Hogan submits PMT regulations

Extra chicken manure sits in storage on a farm in Berlin. The phosphorus in chicken manure, which is used as fertilizer on farm fields, concerns environmental groups that say it is reducing water quality in the Chesapeake Bay.

EASTON — Gov. Larry Hogan and Democratic lawmakers have reached a deal on the highly debated Phosphorus Management Tool.

The Phosphorus Management Tool, or PMT, aims to reduce the amount of phosphorus-rich fertilizer a farm can spread on a particular field. Farmers, especially on the Eastern Shore, use chicken manure as fertilizer for their crops, but too much nutrients like phosphorus in the soil can run off into the Bay and adversely effect water quality.

The regulations had the agriculture community worried about what would happen to all the extra chicken manure, a cheap and readily available source of fertilizer, and the economic cost it would incur to ship it elsewhere coupled with not being able to use that manure.

After years of a PMT teetering on the brink of being implemented, outgoing Gov. Martin O’Malley, in a last ditch effort before Hogan was inaugurated, submitted emergency PMT regulations. The regulations were pulled by Hogan hours after his inauguration.

Sen. Paul Pinsky, a Democrat from Prince George’s County, submitted regulations to the General Assembly that mimicked O’Malley’s. Meanwhile, the Hogan administration released its own version of the PMT regulation, calling it an “enhanced” version that takes the concerns of farmers into mind.

Hogan’s proposal, however, was criticized by environmentalists and Democrats who supported Pinsky’s bill.

The governor’s proposal included a delay of the PMT’s implementation if there wasn’t an adequate capacity for alternative uses of the manure. Opponents of Hogan’s proposal called that a loophole that could have delayed the regulation’s implementation indefinitely, and criticized the regulations for not having a date outlined for final implementation.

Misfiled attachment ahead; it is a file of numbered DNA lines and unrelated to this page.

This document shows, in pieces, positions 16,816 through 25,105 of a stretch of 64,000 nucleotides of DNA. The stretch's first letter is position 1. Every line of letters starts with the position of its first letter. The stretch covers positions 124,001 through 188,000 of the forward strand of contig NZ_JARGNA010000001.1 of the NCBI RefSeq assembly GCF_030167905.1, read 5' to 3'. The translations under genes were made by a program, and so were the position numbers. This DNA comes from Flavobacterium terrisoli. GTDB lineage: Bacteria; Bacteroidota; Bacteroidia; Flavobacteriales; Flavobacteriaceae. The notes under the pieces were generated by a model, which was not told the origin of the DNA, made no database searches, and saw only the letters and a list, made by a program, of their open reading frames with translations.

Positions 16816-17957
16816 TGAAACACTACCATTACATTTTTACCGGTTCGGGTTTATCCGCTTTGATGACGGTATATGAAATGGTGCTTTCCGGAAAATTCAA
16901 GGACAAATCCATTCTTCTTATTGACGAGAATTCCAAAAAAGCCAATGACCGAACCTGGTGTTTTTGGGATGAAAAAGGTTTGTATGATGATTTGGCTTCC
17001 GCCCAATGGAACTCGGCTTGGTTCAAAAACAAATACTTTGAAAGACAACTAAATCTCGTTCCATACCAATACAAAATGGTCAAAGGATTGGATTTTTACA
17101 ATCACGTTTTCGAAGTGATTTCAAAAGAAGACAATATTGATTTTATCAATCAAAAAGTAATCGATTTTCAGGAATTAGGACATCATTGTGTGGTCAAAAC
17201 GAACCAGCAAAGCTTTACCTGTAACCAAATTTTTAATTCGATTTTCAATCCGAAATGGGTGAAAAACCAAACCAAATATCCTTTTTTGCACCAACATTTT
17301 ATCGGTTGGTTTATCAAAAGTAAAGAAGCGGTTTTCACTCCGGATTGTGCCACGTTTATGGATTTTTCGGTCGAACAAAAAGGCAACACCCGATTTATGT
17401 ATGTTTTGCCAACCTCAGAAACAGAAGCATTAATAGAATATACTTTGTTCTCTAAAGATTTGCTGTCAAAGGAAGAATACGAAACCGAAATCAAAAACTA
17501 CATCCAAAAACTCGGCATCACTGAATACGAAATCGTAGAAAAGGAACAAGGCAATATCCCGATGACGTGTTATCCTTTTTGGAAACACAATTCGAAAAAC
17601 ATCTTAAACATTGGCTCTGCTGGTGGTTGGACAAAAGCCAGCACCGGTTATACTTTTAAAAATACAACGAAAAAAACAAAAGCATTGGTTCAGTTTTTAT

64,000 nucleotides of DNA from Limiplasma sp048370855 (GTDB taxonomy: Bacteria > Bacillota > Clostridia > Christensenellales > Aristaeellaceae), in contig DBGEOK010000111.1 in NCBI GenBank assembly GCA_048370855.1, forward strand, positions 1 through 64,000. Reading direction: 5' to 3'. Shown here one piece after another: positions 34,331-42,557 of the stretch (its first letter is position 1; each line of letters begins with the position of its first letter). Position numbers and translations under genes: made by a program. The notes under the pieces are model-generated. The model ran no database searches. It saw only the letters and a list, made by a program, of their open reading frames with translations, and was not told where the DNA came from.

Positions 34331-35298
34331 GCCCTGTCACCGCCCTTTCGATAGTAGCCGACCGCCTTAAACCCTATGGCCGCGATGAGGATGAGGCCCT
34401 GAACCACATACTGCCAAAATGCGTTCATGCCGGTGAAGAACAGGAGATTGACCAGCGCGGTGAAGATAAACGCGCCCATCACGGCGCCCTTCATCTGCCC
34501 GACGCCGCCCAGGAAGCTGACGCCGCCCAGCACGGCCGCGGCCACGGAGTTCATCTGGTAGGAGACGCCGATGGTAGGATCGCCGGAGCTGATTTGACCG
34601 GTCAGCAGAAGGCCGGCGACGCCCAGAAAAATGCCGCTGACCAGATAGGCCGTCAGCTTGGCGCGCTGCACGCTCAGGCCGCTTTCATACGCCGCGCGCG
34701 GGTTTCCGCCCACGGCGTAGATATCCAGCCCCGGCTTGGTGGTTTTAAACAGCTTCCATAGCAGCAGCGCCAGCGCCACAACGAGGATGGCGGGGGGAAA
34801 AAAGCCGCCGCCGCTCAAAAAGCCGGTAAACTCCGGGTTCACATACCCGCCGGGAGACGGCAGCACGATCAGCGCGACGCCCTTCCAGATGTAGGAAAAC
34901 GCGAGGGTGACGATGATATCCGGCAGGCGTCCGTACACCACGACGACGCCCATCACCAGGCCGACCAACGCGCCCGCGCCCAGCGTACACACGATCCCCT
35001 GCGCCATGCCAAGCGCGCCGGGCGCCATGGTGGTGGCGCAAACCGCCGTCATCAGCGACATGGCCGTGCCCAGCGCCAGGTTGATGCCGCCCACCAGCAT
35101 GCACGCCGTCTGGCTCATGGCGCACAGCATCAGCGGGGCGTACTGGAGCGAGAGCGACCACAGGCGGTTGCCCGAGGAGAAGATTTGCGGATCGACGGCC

According to the Maryland Department of Agriculture, two changes were made to the regulations proposed by Hogan on Feb. 23, which now are set for publication in the Maryland Register on April 3.

“Our organizations would have liked to have begun using the Phosphorus Management Tool four years ago, as Maryland promised, and as the science dictated,” said the Chesapeake Bay Foundation and the Maryland Clean Agriculture Coalition in a joint statement released Wednesday, March 18, which is the night the PMT consensus was announced.

“Nevertheless, these revised regulations represent progress toward reducing pollution from agriculture — which we absolutely must do to protect the Chesapeake Bay and local waterways, as well as public health,” the joint statement reads.

Hogan, Democratic lawmakers, and agriculture and environmental groups agreed on a final implementation date of 2022, which can be extended to 2024 if there is not adequate capacity to handle extra chicken manure.

The newest version of the PMT also creates an expert advisory committee to evaluate the infrastructure and capacity available to manage additional manure as farmers transition to the PMT, according to MDA.

The committee is allowed to make recommendations to the secretary of agriculture should it feel an extension of PMT implementation is necessary.

The agreed-upon PMT now includes two one-year delays for PMT implementation, providing farmers with what Delmarva Poultry Industry Executive Director Bill Satterfield called a “release valve” if there is not adequate capacity for alternative manure uses.

“(The release valve) is essential, because if 20 percent, or 30 percent, or 90 percent of the farmland in the major chicken growing areas of the Eastern Shore no longer can accept manure, then there’s no home for it,” Satterfield said.

Without the release valve, Satterfield said chicken growers who cannot use the manure on their own farmland, or other farmers it was made available to but can’t use it either, would have chicken manure pilling up as a result.

“If they have no home for the manure, then improperly storing it could be an environmental problem. If they cant remove it from their chicken houses, and their inability to remove it means they may not get birds from the chicken companies who want it removed, then they don’t get birds, they don’t get income,” he said.

Satterfield said DPI was among the stakeholders included in the discussions with the Hogan administration and lawmakers, and is pleased with the final results and appreciates Pinsky and Del. Stephen Lafferty, who sponsored the PMT bill in the House, being a part of the conversation.

Follow me on Twitter @jboll_stardem.

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